AsyncSubject<string> subject = new();
subject.OnNext("a");
subject.Subscribe(x => Console.WriteLine($"Sub1: {x}"));
subject.OnNext("b");
subject.OnNext("c");

In this example we invoke the OnCompleted method so there will be a final value ('c') for the subject to produce:

AsyncSubject<string> subject = new();

subject.OnNext("a");
subject.Subscribe(x => Console.WriteLine($"Sub1: {x}"));
subject.OnNext("b");
subject.OnNext("c");
subject.OnCompleted();
subject.Subscribe(x => Console.WriteLine($"Sub2: {x}"));

This produces the following output:

Sub1: c
Sub2: c

If you have some potentially slow work that needs to be done when your application starts up, and which needs to be done just once, you might choose an AsyncSubject<T> to make the results of that work available. Code requiring those results can subscribe to the subject. If the work is not yet complete, they will receive the results as soon as they are available. And if the work has already completed, they will receive it immediately.

Subject factory

Finally it is worth making you aware that you can also create a subject via a factory method. Considering that a subject combines the IObservable<T> and IObserver<T> interfaces, it seems sensible that there should be a factory that allows you to combine them yourself. The Subject.Create(IObserver<TSource>, IObservable<TResult>) factory method provides just this.

// Creates a subject from the specified observer used to publish messages to the
// subject and observable used to subscribe to messages sent from the subject
public static ISubject<TSource, TResult> Create<TSource, TResult>(
    IObserver<TSource> observer, 
    IObservable<TResult> observable)
{...}

Note that unlike all of the other subjects just discussed, this creates a subject where there is no inherent relationship between the input and the output. This just takes whatever IObserver<TSource> and IObserver<TResult> implementations you supply and wraps them up in a single object. All calls made to the subject's IObserver<TSource> methods will be passed directly to the observer you supplied. If you want values to emerge to subscribers to the corresponding IObservable<TResult>, it's up to you to make that happen. This really combines the two objects you supply with the absolute minimum of glue.

Subjects provide a convenient way to poke around Rx, and are occasionally useful in production scenarios, but they are not recommended for most cases. An explanation is in the Usage Guidelines appendix. Instead of using subjects, favour the factory methods shown earlier in this chapter..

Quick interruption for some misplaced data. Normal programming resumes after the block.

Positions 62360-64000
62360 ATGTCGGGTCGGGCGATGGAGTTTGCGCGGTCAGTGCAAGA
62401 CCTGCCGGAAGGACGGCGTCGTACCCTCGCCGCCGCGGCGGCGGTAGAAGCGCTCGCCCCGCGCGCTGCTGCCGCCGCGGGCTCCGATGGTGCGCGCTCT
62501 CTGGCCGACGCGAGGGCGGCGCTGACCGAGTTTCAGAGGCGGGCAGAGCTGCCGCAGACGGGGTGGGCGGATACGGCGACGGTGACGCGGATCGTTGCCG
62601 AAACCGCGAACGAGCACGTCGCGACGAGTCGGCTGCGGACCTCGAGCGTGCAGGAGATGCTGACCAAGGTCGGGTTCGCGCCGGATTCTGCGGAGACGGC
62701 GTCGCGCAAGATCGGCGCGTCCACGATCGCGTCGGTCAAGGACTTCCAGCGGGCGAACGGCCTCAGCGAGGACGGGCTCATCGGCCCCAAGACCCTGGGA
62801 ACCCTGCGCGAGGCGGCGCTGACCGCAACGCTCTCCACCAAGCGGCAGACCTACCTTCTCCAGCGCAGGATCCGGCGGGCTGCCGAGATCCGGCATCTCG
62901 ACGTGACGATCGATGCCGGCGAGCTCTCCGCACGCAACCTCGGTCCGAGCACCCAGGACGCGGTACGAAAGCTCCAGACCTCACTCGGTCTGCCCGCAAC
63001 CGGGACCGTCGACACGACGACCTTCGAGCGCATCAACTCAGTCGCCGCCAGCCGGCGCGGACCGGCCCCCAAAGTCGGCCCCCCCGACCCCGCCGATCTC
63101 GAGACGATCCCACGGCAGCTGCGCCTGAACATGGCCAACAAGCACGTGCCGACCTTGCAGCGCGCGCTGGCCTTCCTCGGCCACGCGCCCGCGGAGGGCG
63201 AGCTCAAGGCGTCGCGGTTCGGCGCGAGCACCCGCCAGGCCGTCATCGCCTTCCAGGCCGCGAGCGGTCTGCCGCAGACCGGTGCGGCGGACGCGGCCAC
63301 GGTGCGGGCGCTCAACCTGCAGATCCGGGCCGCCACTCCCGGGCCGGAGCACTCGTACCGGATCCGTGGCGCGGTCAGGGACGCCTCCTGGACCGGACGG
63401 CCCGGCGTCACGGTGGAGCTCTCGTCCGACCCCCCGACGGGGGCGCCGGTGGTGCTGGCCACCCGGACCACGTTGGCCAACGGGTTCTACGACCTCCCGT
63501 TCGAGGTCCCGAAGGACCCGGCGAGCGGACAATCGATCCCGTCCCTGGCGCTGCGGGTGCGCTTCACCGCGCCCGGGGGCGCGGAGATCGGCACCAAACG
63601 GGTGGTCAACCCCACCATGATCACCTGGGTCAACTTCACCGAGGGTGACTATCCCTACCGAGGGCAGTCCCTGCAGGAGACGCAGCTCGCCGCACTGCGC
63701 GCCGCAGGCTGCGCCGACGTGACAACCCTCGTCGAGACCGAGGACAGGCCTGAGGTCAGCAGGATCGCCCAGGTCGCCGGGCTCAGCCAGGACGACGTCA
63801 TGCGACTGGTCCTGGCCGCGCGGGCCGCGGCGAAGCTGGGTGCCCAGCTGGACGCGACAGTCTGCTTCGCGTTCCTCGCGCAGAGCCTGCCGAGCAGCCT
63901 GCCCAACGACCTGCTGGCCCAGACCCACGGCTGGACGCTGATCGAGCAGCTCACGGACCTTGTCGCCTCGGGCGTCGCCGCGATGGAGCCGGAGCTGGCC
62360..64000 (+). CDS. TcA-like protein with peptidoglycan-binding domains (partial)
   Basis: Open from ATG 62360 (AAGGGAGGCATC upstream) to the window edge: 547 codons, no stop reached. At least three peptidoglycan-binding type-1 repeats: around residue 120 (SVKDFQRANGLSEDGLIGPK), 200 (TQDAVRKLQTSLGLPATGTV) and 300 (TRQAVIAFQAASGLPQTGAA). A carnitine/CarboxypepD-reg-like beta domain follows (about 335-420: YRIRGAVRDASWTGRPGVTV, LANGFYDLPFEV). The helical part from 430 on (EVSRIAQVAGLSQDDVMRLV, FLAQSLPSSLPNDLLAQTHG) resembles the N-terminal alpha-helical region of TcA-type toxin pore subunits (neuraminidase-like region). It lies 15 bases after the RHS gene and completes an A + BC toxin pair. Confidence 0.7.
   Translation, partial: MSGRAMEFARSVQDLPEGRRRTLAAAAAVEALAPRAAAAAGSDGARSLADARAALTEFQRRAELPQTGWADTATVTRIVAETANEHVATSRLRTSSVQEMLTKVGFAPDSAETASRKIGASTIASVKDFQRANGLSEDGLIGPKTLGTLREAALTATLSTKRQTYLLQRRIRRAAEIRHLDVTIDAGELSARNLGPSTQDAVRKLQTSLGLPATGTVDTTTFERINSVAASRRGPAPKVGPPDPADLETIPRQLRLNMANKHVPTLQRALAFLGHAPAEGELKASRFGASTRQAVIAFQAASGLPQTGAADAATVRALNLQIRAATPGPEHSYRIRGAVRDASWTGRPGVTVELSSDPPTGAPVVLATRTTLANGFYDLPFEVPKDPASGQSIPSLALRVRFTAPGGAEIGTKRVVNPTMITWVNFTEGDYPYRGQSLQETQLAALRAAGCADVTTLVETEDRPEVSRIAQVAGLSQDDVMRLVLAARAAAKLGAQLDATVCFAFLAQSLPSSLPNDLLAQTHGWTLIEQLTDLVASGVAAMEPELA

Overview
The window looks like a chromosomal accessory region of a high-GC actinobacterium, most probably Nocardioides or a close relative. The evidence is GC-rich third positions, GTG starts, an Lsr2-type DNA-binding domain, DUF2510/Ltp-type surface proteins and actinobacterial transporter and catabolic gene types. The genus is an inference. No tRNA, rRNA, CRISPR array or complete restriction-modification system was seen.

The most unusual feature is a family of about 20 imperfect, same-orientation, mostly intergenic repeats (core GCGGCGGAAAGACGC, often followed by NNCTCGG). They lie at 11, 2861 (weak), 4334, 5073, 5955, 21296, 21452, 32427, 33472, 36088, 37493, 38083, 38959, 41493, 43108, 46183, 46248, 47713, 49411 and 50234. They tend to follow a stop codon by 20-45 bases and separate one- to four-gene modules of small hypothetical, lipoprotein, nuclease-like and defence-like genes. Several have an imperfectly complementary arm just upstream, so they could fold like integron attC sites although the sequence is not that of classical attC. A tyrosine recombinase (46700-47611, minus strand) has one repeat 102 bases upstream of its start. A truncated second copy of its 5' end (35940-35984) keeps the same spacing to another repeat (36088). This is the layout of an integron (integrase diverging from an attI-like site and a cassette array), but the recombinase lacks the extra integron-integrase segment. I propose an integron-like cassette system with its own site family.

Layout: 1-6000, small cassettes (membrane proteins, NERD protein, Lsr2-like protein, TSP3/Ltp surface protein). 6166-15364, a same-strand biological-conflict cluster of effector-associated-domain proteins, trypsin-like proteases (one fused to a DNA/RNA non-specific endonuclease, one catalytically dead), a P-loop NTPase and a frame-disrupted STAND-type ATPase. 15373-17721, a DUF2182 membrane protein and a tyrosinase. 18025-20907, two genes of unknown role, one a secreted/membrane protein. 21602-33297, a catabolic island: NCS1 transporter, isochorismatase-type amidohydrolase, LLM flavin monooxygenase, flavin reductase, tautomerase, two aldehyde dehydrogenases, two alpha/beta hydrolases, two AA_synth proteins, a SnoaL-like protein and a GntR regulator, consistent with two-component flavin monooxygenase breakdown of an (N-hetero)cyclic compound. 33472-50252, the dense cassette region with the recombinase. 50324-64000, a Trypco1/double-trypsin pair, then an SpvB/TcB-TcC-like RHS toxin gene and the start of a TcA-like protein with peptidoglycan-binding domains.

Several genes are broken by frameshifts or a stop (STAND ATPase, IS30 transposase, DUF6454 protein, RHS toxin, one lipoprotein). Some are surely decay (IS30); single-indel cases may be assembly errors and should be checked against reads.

Summary

We have looked at the various eager and lazy ways to create a sequence. We have seen how to produce timer based sequences using the various factory methods. And we've also explored ways to transition from other synchronous and asynchronous representations.

As a quick recap:

  • Factory Methods

    • Observable.Return
    • Observable.Empty
    • Observable.Never
    • Observable.Throw
    • Observable.Create
    • Observable.Defer
  • Generative methods

    • Observable.Range
    • Observable.Generate
    • Observable.Interval
    • Observable.Timer
  • Adaptation

    • Observable.Start
    • Observable.FromEventPattern
    • Task.ToObservable
    • Task<T>.ToObservable
    • IEnumerable<T>.ToObservable
    • Observable.FromAsyncPattern

Creating an observable sequence is our first step to practical application of Rx: create the sequence and then expose it for consumption. Now that we have a firm grasp on how to create an observable sequence, we can look in more detail at the operators that allow us to describe processing to be applied, to build up more complex observable sequences.

Ian Griffiths

Technical Fellow I

Ian Griffiths

Ian has worked in various aspects of computing, including computer networking, embedded real-time systems, broadcast television systems, medical imaging, and all forms of cloud computing. Ian is a Technical Fellow at endjin, and Microsoft MVP in Developer Technologies. He is the author of O'Reilly's Programming C# 10.0, and has written Pluralsight courses on WPF (and here) and the TPL. He's a maintainer of Reactive Extensions for .NET, Reaqtor, and endjin's 50+ open source projects. Technology brings him joy.